Materials of Sleep: Flax and Hemp
In this latest instalment of our mini-series ‘Materials of Sleep’, Professor Sasha Handley explores the importance of hemp and flax in the production of bedding materials in early modern England and early America.
Hemp (Cannabis) and flax (Linus usitatissimum) were two staples of early modern healthcare and textile manufacture. Medicinally, hemp and flax had a wide variety of physical applications when ingested. Amongst their benefits, proposed William Langham in his popular herbal, The garden of health (1597) was the ability to cool fevers and reduce inflammation. These advantages, alongside the widespread use of both plants in the manufacture of bedding textiles, made them a staple of the early modern English household, and of agriculture. Though distinct in their appearance, composition and cultivation needs, the two plants were frequently drawn together in discussions of linen manufacture.
Agricultural writers gave advice about how and where to sow hemp and flax, that reveals a deep well of localised environmental knowledge that connected the soil to recumbent sleeping bodies. The anonymous treatise England’s Improvement (1691) for example, began its directions about cultivating hemp and flax by focusing on the most beneficial soil types in which to plant them. William Camden was convinced that the soil of Bridport in Dorset produced the best hemp, whilst others judged the most fertile soil to be ‘sandy ground mixed with Earth’, which was very often found in ‘old Meadows grown over with moss, old Stack-yards, and places kept in the Winter for the Lair of Sheep or Cattel’. Different soil types shaped the colour of flax plants whose properties ‘participated’ in the ‘nature of the Soil’. Linens were valued within a visual hierarchy of colour, in which the whitest bleached linens were increasingly aligned with cleanliness, healthfulness and cost.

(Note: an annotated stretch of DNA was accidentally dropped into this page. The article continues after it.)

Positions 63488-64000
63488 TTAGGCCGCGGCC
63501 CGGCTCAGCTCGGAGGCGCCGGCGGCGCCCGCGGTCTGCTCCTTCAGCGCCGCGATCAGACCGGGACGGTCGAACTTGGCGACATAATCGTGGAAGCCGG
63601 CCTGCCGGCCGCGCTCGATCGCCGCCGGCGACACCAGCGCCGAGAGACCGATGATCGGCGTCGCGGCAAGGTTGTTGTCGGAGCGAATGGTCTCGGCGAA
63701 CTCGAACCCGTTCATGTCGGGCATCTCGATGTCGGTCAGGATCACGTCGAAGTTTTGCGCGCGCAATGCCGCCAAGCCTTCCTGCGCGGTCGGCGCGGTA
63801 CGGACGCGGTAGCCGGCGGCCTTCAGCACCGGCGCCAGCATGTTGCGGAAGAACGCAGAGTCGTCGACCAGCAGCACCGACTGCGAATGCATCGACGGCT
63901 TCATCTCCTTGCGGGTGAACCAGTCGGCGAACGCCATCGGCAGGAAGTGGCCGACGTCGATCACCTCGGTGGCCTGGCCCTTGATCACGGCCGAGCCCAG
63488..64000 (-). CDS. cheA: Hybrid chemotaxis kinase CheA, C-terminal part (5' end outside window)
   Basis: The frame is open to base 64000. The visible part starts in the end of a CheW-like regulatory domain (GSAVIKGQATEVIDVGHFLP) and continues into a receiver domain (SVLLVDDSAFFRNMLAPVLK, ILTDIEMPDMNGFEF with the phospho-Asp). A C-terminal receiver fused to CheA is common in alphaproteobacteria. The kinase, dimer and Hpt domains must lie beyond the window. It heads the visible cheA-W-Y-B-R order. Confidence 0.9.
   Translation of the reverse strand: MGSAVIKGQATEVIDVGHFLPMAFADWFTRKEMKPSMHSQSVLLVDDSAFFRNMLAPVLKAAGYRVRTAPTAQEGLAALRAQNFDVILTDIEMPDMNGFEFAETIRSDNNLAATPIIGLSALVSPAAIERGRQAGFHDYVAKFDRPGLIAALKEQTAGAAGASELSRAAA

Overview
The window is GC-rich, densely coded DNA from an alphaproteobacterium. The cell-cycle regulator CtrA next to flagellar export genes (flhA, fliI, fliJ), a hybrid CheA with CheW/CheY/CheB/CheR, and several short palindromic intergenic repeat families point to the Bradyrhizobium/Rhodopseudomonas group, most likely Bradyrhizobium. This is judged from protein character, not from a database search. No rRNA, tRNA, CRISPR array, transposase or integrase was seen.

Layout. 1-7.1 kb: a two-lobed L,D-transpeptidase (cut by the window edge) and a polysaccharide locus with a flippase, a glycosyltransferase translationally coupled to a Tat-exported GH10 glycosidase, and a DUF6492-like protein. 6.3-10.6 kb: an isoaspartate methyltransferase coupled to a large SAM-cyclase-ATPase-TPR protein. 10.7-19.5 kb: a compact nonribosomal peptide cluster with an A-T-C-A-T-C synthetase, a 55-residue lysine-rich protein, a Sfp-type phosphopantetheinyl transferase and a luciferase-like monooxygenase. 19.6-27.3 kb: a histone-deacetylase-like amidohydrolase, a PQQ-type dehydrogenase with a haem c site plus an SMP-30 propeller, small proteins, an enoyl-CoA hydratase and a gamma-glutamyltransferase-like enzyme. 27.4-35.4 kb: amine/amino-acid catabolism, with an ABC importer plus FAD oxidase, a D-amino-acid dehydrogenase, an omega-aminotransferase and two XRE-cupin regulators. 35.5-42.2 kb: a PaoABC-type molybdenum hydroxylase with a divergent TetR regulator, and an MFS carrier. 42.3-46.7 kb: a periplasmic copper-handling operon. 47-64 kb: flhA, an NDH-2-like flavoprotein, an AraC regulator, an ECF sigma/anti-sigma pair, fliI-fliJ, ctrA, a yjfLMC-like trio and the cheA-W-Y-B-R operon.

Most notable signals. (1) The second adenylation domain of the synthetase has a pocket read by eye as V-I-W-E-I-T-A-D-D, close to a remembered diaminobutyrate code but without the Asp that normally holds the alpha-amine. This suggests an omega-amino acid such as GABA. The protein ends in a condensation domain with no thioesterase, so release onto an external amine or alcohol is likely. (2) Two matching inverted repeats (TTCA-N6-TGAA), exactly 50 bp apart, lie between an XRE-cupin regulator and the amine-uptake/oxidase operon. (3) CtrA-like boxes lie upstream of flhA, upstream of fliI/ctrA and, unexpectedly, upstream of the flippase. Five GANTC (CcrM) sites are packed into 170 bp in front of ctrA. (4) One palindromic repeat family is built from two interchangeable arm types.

For many, the ways in which flax and hemp were understood to ‘participate’ in ecologies of cultivation was a healthcare concern, but also a food security concern. Hemp, in particular, was believed to pollute certain waterways and their aquatic life. In his influential work The Anatomy of Melancholy (1621) Robert Burton reflected on the significance of hemp’s cultivation process, in which the plant’s fibres were steeped in water to soften them and make them easier to break. Burton stated that ‘Standing Waters, thicke and ill coloured, such as come forth of Pooles and Motes, where hemp hath been steeped, or slimy fishes live are most unwholesome, putrified and full of mites, creepers, slimy, muddy, uncleane, corrupt, impure by reason of the Sonnes heat: and still they cause foule distemperatures in the body and minde of man, and are unfit to make drinke of, or to dresse meat with, or to bee used about men inwardly or outwardly’. His concerns about the potentially toxic effects of standing waters were partly reflected in agricultural treatises. Many of them identified wide running streams as the optimal waterways to hydrate hemp and flax fibres and to encourage their leaves to fall off but even those streams that ran ‘broad’ and ‘swift’ still had to be free of fish, to which hemp was deemed ‘offensive’. Bodily health, and the healthfulness of bedding materials, were then significant considerations in the châine operatoire of linen production, in which concerns about sleeping well were partly influenced by concerns about food security. Amercements (fines) issued by manorial courts to punish people that ‘dived’ hemp in inappropriate places suggests that these two commonplace concerns were often in conflict.